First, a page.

Big trends are always global — and bull markets’ longer and stronger history runs global, too. Take the U.S. Since good data begin in 1925, American bull markets have lasted a median 53 months, nearly tripling bear markets’ 18 months. Returns between U.S. bull and bear markets are stark: median gains of 158% versus median declines of 28%.

Of course, those figures aren’t predictive or some roadmap for what is assured to happen. But they point toward Chinese stocks still being in a new bull market’s early phase — making selling now doubly dangerous. Why? The magic of compounding. In November, I told you Chinese stocks averaged a 27.4% rise in the first three months after bear market bottoms. This time? Even better. They jumped 41.2% in the first three months after October’s low. If stocks keep rising, as I expect, those initial gains will compound throughout the life of the bull market — powerful portfolio fuel. If you miss out on those early second-phase gains, they are very difficult to recoup. You let compounding’s unseen power fizzle.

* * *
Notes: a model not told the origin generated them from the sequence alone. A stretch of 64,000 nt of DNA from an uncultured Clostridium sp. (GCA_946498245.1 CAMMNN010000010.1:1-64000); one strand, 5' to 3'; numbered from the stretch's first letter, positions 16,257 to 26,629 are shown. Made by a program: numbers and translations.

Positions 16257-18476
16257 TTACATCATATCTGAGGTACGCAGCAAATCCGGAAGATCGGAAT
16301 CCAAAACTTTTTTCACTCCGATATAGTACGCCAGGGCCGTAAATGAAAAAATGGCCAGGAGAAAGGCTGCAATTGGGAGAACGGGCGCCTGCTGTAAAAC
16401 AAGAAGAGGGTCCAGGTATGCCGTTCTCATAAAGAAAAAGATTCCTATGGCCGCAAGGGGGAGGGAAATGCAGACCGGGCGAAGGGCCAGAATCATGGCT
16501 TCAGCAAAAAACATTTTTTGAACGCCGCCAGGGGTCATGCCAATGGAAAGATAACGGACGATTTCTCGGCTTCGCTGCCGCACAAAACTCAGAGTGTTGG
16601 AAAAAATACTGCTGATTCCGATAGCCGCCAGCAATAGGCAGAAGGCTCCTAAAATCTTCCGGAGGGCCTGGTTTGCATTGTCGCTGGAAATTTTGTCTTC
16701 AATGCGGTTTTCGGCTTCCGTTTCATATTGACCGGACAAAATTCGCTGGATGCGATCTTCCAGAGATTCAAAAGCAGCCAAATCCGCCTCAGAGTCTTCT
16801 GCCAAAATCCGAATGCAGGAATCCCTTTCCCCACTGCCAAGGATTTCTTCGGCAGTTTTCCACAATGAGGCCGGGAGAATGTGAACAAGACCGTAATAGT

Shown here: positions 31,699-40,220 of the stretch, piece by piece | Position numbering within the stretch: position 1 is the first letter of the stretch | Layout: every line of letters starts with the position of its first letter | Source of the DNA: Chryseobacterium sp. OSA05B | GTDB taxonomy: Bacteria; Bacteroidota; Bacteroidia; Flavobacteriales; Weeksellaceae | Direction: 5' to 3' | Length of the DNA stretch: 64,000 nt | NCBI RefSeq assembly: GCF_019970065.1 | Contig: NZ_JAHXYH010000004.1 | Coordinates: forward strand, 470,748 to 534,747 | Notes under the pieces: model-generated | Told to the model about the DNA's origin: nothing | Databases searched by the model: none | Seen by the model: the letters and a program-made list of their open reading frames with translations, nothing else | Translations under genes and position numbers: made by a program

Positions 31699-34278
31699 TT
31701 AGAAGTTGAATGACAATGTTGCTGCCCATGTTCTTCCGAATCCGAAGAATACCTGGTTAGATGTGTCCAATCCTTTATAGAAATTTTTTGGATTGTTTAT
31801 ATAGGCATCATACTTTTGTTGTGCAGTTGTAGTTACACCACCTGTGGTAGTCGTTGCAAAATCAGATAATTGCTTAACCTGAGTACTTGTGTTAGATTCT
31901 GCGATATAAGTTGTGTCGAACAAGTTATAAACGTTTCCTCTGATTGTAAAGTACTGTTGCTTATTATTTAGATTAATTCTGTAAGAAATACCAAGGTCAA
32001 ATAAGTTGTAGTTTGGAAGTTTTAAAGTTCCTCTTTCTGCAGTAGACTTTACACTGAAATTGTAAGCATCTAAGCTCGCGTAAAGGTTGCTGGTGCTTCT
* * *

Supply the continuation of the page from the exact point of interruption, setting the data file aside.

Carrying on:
Selling after early bull market bounces may feel good initially, but it raises a dangerous question: When do you get back in? Waiting for scary stories to subside before doing so likely leaves you waiting … and waiting … and waiting. Look no further than 2020 and early 2021. When did skies fully “clear” after the Covid-tied bear market? They didn’t! Fears of second waves — as well as third, fourth and fifth waves in some regions — rolled right into one another.

Yet the ensuing bull market brought nearly double the gains stocks have enjoyed since October — and it was one of China’s shortest. Those who sold early in the 2003-2007, 2008-2010 or 2016-2018 bull markets and waited for rosy outlooks to return missed crucial gains that compounded far longer. If you wait for crystal clear skies, heed the words of American investing legend Warren Buffett: “The future is never clear and you pay a very high price in the stock market for a cheery consensus. Uncertainty is the friend of the buyer of long-term values.”

The worries that loom over every bull market’s early bounces are simply part of the price equity investors pay for stocks’ powerful potential returns. Don’t let 2021 and 2022’s pain cloud your outlook for 2023 and beyond.

Ken Fisher is the founder and executive chairman of Fisher Investments.

The views and opinions expressed in this opinion section are those of the authors and do not necessarily reflect the editorial positions of Caixin Media.